Saturday, April 17, 2010

Reading Kosso

Some things that I found interesting while reading the summary of Kosso's book were:

The idea that we are sort of taught how to observe, theorize, and talk about theories--or that inquiry itself is socially constructed. And that this being the case, we may be a good idea to distance ourselves as much as possible from commonly held views of what scientific inquiry really is--in order to attempt to be more objective.

More on science as socially constructed:

Kosso seems to say that existing theories affect and form our perceptions about what the fundamentals of science are: much like LaTour's assertion that once we move upstream, we have to contend with more and more "blackboxes"--this is congruent with Kosso's thinking regarding how we find ourselves "downstream" and find our choices affected by previous works.

Another thing I found interesting, which I mentioned in class, was the complexity of Kosso's argument as it pertains to self reference. He's theorizing about theories--which I think, opens him up to either self criticism, or self-reinforcement, not quite sure what yet--but I think that since he goes on to talk about credibility of experience (and since that is also socially constructed) he may be able to toot his own horn.

Kosso makes a similar point to Latour's in that he describes theories as being "cohesive", where Latour/Flower ideology is that of a "hang-togetherness"--a term repeated many times in class. The idea that similar or congruent theories will tend to reinforce one another, and because of this, tend to be referenced in the same breath. (See also, Kosso's "theories travel in packs")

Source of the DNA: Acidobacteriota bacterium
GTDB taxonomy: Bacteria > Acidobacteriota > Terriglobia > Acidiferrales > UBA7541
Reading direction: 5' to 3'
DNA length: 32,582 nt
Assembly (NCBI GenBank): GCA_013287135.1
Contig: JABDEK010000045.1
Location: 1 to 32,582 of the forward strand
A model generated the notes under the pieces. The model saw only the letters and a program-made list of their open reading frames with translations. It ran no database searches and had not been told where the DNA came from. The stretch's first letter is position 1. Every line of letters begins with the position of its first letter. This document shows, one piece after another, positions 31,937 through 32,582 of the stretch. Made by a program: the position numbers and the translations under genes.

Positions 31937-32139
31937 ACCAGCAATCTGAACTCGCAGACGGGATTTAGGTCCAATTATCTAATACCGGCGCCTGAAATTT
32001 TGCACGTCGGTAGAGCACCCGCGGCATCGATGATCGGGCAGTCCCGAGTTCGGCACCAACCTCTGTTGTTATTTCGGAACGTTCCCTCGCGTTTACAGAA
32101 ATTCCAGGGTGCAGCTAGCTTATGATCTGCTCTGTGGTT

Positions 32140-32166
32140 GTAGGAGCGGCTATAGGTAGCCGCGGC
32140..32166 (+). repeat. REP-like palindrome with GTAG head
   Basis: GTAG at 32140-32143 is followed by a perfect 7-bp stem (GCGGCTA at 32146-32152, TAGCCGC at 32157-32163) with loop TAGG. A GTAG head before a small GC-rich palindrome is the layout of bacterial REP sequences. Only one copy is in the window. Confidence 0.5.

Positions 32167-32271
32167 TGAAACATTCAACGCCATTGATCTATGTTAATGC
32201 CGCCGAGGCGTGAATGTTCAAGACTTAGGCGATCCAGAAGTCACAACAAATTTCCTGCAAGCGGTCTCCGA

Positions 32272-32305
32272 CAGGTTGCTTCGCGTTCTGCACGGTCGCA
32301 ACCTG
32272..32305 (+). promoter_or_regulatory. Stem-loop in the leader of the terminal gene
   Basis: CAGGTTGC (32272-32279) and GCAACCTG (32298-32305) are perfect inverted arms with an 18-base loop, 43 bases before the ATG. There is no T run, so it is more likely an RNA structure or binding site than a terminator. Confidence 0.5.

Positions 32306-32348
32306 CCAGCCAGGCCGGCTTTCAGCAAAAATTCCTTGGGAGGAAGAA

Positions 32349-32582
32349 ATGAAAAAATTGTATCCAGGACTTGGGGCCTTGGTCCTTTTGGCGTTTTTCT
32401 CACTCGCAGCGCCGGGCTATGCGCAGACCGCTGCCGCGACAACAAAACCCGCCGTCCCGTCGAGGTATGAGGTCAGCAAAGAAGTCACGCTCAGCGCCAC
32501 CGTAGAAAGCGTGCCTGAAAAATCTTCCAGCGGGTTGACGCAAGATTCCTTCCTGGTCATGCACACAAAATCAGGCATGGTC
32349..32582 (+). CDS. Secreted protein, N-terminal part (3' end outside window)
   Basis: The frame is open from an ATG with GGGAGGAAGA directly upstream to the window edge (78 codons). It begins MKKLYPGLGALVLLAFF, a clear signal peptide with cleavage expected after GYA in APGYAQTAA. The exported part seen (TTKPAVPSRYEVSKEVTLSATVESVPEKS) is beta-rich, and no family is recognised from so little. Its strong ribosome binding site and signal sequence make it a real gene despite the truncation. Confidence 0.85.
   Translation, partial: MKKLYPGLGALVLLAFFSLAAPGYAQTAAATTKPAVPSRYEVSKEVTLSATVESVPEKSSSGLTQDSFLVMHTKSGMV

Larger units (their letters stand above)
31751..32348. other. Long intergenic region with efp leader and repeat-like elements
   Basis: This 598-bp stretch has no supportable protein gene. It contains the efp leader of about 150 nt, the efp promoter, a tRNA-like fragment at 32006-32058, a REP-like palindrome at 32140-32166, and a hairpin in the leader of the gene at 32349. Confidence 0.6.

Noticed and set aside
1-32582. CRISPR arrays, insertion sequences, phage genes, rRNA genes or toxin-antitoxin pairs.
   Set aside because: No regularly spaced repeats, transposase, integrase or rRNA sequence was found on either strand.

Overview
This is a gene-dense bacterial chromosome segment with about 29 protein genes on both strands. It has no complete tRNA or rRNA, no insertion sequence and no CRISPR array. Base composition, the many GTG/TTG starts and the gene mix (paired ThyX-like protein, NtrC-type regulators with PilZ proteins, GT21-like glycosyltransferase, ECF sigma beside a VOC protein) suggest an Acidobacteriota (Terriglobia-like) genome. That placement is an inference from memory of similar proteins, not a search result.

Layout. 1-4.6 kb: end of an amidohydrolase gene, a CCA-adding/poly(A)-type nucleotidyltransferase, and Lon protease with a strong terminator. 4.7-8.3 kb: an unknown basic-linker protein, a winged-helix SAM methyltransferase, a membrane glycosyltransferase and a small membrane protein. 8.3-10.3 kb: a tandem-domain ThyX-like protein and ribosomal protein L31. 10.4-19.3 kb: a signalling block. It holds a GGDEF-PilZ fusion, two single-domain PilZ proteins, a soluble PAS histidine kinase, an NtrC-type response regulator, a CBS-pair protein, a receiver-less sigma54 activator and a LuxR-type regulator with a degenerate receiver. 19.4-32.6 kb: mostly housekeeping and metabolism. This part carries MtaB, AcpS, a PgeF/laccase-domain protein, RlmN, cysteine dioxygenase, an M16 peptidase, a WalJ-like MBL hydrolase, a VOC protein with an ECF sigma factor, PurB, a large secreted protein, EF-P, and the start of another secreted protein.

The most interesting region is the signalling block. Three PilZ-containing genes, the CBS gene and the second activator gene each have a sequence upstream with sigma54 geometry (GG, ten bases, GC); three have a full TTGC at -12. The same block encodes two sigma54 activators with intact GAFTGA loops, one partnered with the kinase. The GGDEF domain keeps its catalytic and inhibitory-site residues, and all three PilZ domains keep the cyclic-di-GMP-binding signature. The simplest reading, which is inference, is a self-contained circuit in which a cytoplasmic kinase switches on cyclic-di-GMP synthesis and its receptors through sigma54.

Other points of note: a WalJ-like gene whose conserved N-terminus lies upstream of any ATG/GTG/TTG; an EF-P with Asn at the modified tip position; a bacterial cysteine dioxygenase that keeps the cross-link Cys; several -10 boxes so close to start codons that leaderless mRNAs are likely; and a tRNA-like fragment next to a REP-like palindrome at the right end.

On another tangent:
I'm not sure if I am taking this correctly, but I also think that Kosso may have been proposing that while it is good for a theory to be falsifiable, a single falsification does not a theory-buster make. Exact conditions cannot always be replicated, such as the situation we saw in LaTour's writing with the guinea-pig gut.

Of note, also, was the idea of the nature of observability--and the thought that as our ability to "SEE" things for ourselves with our actual eyes, or 5 senses decreases, the amount that we rely on "instrumentation" increases, and that this, should in turn foster questions about the reliability or accuracy of the tools we use in lieu of eyes or ears etc.

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